The short answer is that there isn’t a lot of science on dowsing. Because parapsychology has to overcome the usual skepticism, the answer someone gives will depend on how much trust they put in either side. If you think the skeptics are more credible, then there isn’t enough evidence. If you think the researchers are more credible, then there is enough evidence. The social norm is to accept the skepticism by default, but this doesn’t have anything to do with what the science shows. The answer someone chooses depends on the credibility they assign to either side. If you think the researchers are more credible, then there is enough evidence. The social norm is to accept the skepticism by default, but this doesn’t have anything to do with what the science shows.parapsychology endures, the answer someone chooses depends on the credibility they assign to either side. If you think the skeptics are more credible, then there isn’t enough evidence. If you think the researchers are more credible, then there is enough evidence. The social norm is to accept the skepticism by default, but this doesn’t have anything to do with what the science shows.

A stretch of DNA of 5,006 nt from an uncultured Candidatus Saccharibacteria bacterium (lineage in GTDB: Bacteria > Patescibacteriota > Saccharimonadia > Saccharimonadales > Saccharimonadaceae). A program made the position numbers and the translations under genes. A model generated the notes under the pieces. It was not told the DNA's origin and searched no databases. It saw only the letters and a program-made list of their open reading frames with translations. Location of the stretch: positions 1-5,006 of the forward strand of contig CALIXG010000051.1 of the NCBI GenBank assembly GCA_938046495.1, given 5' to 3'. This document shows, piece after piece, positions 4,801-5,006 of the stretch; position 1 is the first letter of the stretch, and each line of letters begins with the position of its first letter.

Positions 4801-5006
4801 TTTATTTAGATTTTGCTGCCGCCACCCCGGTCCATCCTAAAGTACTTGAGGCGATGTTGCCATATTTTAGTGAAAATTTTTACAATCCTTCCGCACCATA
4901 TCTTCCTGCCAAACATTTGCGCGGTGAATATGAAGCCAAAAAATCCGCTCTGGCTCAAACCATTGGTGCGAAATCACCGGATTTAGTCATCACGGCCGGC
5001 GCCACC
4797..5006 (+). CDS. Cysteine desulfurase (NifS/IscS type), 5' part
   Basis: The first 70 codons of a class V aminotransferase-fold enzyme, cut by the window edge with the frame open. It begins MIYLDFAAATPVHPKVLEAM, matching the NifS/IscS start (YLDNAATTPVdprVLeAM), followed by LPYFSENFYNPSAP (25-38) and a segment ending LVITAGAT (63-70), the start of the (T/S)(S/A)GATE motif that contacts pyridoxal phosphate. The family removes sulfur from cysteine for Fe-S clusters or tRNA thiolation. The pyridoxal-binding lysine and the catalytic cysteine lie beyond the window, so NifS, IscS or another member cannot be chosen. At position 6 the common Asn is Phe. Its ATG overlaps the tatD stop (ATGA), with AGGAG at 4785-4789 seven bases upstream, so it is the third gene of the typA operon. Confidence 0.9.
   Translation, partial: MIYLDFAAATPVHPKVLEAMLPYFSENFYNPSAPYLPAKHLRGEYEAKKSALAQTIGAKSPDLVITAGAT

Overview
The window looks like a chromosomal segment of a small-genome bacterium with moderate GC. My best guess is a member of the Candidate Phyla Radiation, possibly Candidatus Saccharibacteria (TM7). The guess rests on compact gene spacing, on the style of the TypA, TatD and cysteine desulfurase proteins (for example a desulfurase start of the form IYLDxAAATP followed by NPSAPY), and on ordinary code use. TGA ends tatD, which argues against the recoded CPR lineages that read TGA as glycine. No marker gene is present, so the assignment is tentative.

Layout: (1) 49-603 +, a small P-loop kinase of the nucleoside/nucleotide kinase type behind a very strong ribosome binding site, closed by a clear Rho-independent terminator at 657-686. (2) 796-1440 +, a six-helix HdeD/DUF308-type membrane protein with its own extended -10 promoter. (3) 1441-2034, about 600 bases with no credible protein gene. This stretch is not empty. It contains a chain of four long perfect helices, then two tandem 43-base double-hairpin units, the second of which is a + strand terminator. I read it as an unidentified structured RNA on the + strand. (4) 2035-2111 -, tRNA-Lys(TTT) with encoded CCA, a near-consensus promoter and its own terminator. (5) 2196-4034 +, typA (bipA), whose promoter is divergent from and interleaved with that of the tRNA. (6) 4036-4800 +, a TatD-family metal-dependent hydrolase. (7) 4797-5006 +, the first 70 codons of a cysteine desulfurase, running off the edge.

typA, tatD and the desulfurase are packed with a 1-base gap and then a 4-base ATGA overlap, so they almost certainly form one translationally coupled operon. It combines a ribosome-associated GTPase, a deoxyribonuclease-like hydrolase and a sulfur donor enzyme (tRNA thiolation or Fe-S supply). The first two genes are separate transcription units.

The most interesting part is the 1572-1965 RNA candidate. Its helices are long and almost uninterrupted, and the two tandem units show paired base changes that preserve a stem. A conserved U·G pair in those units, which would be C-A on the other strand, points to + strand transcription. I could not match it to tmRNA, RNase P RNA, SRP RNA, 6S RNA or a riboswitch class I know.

Our Ancestors Weren’t Stupid
Dowsing has been around for a very long time. A depiction of a dowsing rod appears in a book written in Latin by a German, Georgius Agricola, in 1556 and translated into English by future president of the United States, Herbert Hoover. The U. S. has several professional dowsing organizations to this day. It would be beyond arrogant to assume that our ancestors would be using a method that was no better than chance.
There was even a time when dowsing was considered normal and geologic engineering was regarded as pseudoscience.
The first time oil drillers needed to find oil, they didn’t turn to geologists, they turned to dowsers, who they regarded as much more efficient. The dowsers were referred to as “oil wizards”. Rochelle Raineri Zuck writes for the Journal of American Studies (2012):
After more than 140 years, the oil industry still pits its wizards against the forces of nature and geology, staking its success on the combined efforts of science and psychometrics.
What they lacked in sophisticated experiments and advanced statistics they more than made up for in practical assessments and good sense. They found a way to get stuff done and esoteric theories about how it worked didn’t much matter to them. If dowsing didn’t produce results, then they would have moved on to something else.